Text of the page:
AA Life's furry, paddock-dwelling mascots Ramsey and Lambert are back again to get the New Zealand public interested in life cover insurance via a campaign by Rainger & Rolfe.
Marketing, advertising & media intelligence
We already had Life Direct's sloth and Speight's ginger bear, and now the AA has introduced a pair of yellow sheep—via a life insurance spot by Rainger & Rolfe—to the growing catalgoue of animals in Kiwi advertising.
In just 18 months, AA Smartfuel signed up half the country and a host of retail partners to its innovative loyalty scheme.
A shotgun for your influence: magazine brands, social media stars and the battle for paid #authenticity
2degrees' Roy Ong on sticking with the incumbent, shaking off the challenger mentality and why the 'big corporates' are playing the emotional card
Yesterday marked the second anniversary of fuel-saving discount scheme AA Smartfuel, which has thus far accumulated over 1.6 million unique registered cardholders since its inception in 2011. PLUS: read about comedian Urzila Carlson's involvement with the programme.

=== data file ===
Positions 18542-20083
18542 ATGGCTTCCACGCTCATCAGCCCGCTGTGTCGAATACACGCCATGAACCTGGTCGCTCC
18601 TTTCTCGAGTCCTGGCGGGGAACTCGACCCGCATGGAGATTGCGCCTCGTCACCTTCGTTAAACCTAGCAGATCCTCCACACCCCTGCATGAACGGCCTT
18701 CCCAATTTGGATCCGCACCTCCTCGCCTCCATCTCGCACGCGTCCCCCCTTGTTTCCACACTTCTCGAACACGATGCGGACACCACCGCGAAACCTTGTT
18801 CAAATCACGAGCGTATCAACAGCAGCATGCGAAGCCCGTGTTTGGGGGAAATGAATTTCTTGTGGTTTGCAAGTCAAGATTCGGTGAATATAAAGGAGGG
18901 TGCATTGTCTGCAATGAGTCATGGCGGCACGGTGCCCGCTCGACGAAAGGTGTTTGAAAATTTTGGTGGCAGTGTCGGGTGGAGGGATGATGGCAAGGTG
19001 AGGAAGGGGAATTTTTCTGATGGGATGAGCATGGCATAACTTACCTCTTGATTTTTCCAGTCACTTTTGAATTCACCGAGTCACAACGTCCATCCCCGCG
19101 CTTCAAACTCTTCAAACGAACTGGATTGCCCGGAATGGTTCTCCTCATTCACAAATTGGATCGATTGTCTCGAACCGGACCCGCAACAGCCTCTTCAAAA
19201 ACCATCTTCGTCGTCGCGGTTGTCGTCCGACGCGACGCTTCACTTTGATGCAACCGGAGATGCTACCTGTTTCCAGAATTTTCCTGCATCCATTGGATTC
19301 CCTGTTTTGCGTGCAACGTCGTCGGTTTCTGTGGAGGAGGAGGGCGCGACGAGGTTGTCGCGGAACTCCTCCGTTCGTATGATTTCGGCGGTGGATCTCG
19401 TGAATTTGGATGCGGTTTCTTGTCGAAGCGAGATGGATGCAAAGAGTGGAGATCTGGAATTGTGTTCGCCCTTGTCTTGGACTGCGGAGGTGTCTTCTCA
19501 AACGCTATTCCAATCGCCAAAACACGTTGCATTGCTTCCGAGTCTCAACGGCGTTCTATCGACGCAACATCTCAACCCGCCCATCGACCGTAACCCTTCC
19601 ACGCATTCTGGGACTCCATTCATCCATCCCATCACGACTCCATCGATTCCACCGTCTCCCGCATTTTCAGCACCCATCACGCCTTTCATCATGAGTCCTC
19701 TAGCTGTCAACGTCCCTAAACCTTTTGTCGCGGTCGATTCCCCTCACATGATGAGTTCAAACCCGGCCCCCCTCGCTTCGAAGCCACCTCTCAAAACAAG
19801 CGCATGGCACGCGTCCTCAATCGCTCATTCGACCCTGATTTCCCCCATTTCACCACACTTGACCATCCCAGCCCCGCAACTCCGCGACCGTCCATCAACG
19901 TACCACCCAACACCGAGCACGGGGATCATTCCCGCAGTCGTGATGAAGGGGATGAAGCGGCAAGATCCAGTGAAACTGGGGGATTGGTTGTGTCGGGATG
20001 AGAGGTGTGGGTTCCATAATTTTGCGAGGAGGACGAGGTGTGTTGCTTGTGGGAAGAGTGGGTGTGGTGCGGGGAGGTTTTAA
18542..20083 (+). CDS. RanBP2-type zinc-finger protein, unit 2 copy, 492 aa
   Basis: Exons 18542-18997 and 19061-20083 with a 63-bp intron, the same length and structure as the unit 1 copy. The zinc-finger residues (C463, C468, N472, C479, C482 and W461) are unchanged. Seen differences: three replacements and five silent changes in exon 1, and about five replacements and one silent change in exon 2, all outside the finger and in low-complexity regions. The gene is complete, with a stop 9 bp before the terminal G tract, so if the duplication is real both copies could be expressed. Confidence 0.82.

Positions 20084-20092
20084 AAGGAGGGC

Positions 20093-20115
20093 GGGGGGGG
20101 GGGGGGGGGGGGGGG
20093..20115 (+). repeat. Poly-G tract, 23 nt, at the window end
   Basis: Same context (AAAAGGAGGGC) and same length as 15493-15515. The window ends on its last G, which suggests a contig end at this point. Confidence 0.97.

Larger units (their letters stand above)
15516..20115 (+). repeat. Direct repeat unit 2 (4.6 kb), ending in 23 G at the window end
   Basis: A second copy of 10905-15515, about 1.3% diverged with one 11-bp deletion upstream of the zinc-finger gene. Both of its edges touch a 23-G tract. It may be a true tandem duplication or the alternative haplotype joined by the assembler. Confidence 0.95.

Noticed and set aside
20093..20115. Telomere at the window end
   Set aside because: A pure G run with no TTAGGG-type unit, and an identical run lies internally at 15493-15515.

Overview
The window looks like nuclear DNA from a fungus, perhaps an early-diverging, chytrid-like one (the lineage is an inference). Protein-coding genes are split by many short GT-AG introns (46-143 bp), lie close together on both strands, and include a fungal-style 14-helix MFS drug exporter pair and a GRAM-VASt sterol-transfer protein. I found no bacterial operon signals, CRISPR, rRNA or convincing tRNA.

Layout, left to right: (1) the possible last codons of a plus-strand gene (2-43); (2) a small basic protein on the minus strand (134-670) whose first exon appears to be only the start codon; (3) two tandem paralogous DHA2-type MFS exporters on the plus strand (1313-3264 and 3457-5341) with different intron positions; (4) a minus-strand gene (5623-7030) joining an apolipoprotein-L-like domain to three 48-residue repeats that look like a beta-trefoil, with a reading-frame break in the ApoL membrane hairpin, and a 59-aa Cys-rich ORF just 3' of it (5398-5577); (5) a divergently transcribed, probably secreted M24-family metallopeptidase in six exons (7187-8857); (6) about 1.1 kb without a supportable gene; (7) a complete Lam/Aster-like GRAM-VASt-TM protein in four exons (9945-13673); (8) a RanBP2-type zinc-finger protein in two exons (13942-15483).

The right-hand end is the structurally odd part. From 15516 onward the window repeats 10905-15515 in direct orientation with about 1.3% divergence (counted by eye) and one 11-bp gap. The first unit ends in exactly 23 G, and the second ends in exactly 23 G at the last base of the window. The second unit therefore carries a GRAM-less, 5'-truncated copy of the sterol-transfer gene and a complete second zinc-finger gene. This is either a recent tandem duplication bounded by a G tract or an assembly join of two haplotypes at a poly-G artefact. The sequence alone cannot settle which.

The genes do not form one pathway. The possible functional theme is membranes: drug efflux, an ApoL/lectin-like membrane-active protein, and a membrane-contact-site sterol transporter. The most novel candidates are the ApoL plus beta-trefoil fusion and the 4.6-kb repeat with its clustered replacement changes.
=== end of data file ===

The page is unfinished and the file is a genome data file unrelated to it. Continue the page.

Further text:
With fewer competitors, a new agency, the departure of some senior staff, a range of marketing initiatives and a new brand campaign, it was a big year for Westpac. Senior brand manager Michael Healy shares his thoughts.
Once again, online advertising continued its steady rise in New Zealand in 2012, hitting its high water mark in the last quarter. And as the head of Yahoo! New Zealand (which recently launched its year-in-the-making new homepage and mobile site) and the new chair of the local Internet Advertising Bureau, Laura Maxwell-Hansen is well placed to see where it's heading next. Here's her take on 2012.
Air New Zealand's hairyplane, AA Insurance's tribute to the wonders of its industry and Speight's New York knocking get the goodness.
The old adage says reputations take a lifetime to build and only 15 minutes to destroy. And with the emergence of social media and online reviews, never has this saying rung truer for our travel and hospitality industries.
There's been plenty of discussion about the Major Events Management Act (MEMA) and the steps being taken by organisers to limit so-called ambush marketing during the upcoming 'Big Rugby Event'. Some say the rules are too draconian and kowtow to the corporates, while others believe they're fair enough because they aim to protect the sizable investment of the Rugby World Cup's official sponsors. Urgent Courier's Mobile AdVert has already come under fire from OMANZ for a possible breach. And we've found a campaign on AA's Bookabach.co.nz that looks like it's in a very similar boat.